Senate committee passes ANWR O&G bill
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November 21, 2017
Senate committee passes ANWR O&G bill

In a largely party-line vote—with only Democratic Senator Joe Manchin (WV) siding with Republicans—the Senate Committee on Energy and Natural Resources approved budget reconciliation legislation that would open about 2,000 acres of the Arctic National Wildlife Refuge (ANWR) in Alaska to oil and gas (O&G) development.  

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Titled the Alaska Oil and Gas Production Act (S. 49), the bill authorizes the exploration, leasing, development, production, and transportation of O&G to and from the Coastal Plain of Alaska, also called the 1002 Area. Lease sales under the bill would be managed by the Department of the Interior’s Bureau of Land Management (BLM), which would also be required to set and follow environmental protection standards for the Coastal Plain.

O&G development in the ANWR has long been a fiercely contested issue in Congress, which until now has not found the votes to authorize such activity.  The U.S. Geological Survey estimates that the ANWR has between 5.7 billion to 16 billion barrels of recoverable oil, which, if accurate, means the area holds the largest undeveloped conventional oil resources in the United States.

One ten-thousandth of ANWR

The legislation was spearheaded by Alaska’s Senate delegation, Republicans Lisa Murkowski, who chairs the Senate Energy Committee, and Dan Sullivan. In a recent committee hearing, Murkowski said that the 1002 Area is not a federal wilderness. She also noted that in 1980, Congress specifically designated the 1002 Area for consideration for O&G exploration.

“Today, Alaskans are asking to develop just 2,000 federal acres within it—about one ten-thousandth of all of ANWR,” Murkowski said, adding that limited, responsible development would generate new wealth and prosperity for Alaska and the nation.  

The Congressional Budget Office estimates the legislation will raise nearly $1.1 billion over the 10-year budget window. Between rents, royalties, and federal taxes, it would raise substantially greater revenues once production from the 1002 Area begins, Murkowski said. 

Not an oil field

Senator Maria Cantwell (D-WA), the ranking member on the committee, said the purpose of a national wildlife refuge is to conserve wildlife and wildlife habitat for the benefit of present and future generations of Americans.  Cantwell notes that the ANWR supports more than 250 species, including caribou, polar bears, grizzly bears, wolves, muskoxen, wolverines, and migratory birds.

“We think that it is a critical habitat that should be protected and that it is not consistent with oil and gas development,” said Cantwell. “Adding oil and gas development as a purpose of the ANWR doesn’t make any sense for a wildlife refuge—it certainly does if you want to drill, but no other national wildlife refuge lists oil and gas development as a purpose of a wildlife refuge.”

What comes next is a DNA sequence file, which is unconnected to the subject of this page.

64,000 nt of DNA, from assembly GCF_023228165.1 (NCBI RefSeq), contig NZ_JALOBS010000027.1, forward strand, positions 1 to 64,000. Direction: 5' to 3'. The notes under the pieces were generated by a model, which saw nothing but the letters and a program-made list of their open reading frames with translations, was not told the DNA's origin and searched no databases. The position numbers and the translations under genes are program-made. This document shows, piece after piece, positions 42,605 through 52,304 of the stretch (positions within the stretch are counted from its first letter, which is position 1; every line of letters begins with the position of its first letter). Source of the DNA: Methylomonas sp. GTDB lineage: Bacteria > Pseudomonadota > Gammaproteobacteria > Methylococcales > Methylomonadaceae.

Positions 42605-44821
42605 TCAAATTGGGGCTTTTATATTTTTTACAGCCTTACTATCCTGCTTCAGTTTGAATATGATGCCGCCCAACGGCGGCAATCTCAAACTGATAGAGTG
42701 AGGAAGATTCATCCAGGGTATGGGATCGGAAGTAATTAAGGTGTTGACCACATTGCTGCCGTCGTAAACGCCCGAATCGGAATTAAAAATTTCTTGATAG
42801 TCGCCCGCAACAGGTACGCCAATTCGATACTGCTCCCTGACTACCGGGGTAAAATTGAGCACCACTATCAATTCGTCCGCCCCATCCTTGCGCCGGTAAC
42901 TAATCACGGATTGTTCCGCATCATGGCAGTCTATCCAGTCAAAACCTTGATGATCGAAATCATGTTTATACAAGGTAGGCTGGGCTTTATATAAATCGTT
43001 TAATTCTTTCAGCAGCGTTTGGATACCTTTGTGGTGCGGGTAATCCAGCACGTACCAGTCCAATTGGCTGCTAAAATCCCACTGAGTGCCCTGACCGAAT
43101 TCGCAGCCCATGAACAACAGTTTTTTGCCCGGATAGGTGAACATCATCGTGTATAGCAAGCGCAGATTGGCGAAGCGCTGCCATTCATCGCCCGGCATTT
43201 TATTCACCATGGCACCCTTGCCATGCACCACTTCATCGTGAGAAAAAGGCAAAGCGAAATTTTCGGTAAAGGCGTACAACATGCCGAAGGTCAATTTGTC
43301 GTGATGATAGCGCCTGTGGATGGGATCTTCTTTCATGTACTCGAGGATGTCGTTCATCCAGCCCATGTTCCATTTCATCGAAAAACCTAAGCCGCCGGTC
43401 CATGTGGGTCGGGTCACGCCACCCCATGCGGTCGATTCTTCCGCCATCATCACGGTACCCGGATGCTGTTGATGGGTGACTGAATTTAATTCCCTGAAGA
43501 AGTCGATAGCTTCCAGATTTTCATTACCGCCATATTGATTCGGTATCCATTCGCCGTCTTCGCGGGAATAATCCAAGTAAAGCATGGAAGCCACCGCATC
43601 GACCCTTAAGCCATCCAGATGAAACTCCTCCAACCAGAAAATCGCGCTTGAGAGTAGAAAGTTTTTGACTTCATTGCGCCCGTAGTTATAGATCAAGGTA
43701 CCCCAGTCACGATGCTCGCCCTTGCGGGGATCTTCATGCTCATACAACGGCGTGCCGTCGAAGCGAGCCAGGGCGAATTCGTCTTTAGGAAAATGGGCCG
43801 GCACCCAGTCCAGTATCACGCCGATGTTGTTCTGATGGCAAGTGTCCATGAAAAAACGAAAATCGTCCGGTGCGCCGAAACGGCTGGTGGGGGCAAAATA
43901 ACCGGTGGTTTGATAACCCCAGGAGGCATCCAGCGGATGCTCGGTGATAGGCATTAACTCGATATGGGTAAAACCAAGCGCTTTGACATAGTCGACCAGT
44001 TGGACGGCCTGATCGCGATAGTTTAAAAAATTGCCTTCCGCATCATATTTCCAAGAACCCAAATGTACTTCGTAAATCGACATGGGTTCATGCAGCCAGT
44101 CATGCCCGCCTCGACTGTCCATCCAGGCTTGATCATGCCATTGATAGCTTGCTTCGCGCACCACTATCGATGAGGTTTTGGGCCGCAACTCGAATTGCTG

Stakeholder reactions

“Developing our resources in ANWR is supported by strong majorities of Alaskans, and would generate jobs, government revenue, and spur economic growth,” said Erik Milito, the American Petroleum Institute’s upstream director. “The natural gas and oil industry has the technology and expertise, along with decades of experience, to safely develop our energy resources in the Arctic while protecting the surrounding environment. Responsible access to ANWR is also in our national security interest, with other nations like Russia, Canada, and Norway already actively exploring the Arctic region.”  

Kristen Miller, conservation director of the Alaska Wilderness League, had a different perspective.

“This bill waives every environmental law to protect the Arctic National Wildlife Refuge and the people and wildlife that depend on it,” said Miller. “It will turn our nation’s wildest refuge into an oilfield, despite the protests of the Gwich’in and the American people who have wanted to see the Arctic Refuge protected for more than 30 years.” The Gwich'in (translation—people of the caribou), a Native American people of about 7,000, occupy 15 villages in northeast Alaska and northwest Canada, mostly above the Arctic Circle.

In contrast to Murkowski’s statement that only 2,000 acres will be affected, Miller says the bill would mandate an aggressive O&G program across the entire 1.5 million acres of the Coastal Plain where polar bears den and caribou calve.

“America’s Serengeti will become a series of roads, pipelines, well pads and gravel mines,” said Miller. “It will risk the subsistence culture of the Gwich’in, increase our nation’s debt, and hand our public lands over to the oil and gas industry.”

The text of S. 49 is at here.

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